1989 Oldsmobile 98 Regency

Every junkyard car has a story to tell, and the narrative offered by this star-spangled Olds offers more than the normal quantity of plot twists and turns. Was it a Fred Thompson campaign vehicle? Driven by Border Patrol activists? The American-flag paint-and-decal job looked both professional and around the same age as the car, so this car offered much fuel for speculation.

1997 Lexus LS 400 Coach Edition

Complete with sad wind-up toy crab creeping through the Denver slush.

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2 of 28 comments
  • Make_light I drive a 2015 A4 and had one of these as a loaner once. It was a huge disappointment (and I would have considered purchasing one as my next car--I'm something of a small crossover apologist). The engine sounded insanely coarse and unrefined (to the point that I wasn't sure if it was poor insulation or there was something wrong with my loaner). The seats, interior materials, and NVH were a huge downgrade compared to my dated A4. I get that they are a completely different class of car, but the contrast struck me. The Q3 just didn't feel like a luxury vehicle at all. Friends of mine drive a Tiguan and I can't think of one way in which the Q3 feels worth the extra cost. My mom's CX-5 is better than either in every conceivable way.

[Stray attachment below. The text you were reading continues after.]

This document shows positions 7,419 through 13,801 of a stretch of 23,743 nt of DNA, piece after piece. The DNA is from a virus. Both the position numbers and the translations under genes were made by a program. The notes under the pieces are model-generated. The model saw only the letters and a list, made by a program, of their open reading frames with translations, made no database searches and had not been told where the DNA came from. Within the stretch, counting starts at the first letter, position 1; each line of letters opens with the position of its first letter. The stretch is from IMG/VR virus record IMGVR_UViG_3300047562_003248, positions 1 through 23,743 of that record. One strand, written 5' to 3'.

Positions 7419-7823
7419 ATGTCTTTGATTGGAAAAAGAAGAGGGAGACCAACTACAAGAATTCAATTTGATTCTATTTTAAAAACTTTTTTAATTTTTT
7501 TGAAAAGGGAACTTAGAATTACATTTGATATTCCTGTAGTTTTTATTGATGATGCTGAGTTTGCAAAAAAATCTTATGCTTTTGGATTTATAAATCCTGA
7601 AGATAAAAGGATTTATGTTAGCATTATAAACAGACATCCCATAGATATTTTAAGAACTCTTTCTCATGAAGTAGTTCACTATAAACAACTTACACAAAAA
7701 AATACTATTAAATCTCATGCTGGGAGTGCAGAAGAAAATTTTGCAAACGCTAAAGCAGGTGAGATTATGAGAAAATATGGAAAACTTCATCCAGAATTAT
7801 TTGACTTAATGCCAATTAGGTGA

• Arthur Dailey Personally I prefer a 1970s velour interior to the leather interior. And also prefer the instrument panel and steering wheel introduced later in the Mark series to the ones in the photograph. I have never seen a Mark III or IV with a 'centre console'. Was that even an option for the Mark IV? Rather than bucket seats they had the exceptional and sorely missed 60/40 front seating. The most comfortable seats of all for a man of a 'certain size'. In retrospect this may mark the point when Cadillac lost it mojo. Through the early to mid/late 70's Lincoln surpassed Cadillac in 'prestige/pride of place'. Then the 'imports' took over in the 1980s with the rise of the 'yuppies'.